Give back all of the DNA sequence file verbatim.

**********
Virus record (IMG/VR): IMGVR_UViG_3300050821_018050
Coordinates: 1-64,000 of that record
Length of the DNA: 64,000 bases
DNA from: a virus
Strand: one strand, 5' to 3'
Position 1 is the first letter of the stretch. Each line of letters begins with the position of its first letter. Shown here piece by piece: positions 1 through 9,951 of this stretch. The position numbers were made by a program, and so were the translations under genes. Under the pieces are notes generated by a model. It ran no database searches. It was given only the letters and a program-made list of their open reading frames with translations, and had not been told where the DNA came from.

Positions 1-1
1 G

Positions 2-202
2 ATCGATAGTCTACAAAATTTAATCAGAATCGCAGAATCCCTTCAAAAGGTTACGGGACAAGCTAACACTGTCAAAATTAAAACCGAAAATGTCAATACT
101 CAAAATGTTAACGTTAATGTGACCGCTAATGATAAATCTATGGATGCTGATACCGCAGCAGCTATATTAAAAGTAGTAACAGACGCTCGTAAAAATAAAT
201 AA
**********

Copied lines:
Virus record (IMG/VR): IMGVR_UViG_3300050821_018050
Coordinates: 1-64,000 of that record
Length of the DNA: 64,000 bases
DNA from: a virus
Strand: one strand, 5' to 3'
Position 1 is the first letter of the stretch. Each line of letters begins with the position of its first letter. Shown here piece by piece: positions 1 through 9,951 of this stretch. The position numbers were made by a program, and so were the translations under genes. Under the pieces are notes generated by a model. It ran no database searches. It was given only the letters and a program-made list of their open reading frames with translations, and had not been told where the DNA came from.

Positions 1-1
1 G

Positions 2-202
2 ATCGATAGTCTACAAAATTTAATCAGAATCGCAGAATCCCTTCAAAAGGTTACGGGACAAGCTAACACTGTCAAAATTAAAACCGAAAATGTCAATACT
101 CAAAATGTTAACGTTAATGTGACCGCTAATGATAAATCTATGGATGCTGATACCGCAGCAGCTATATTAAAAGTAGTAACAGACGCTCGTAAAAATAAAT
201 AA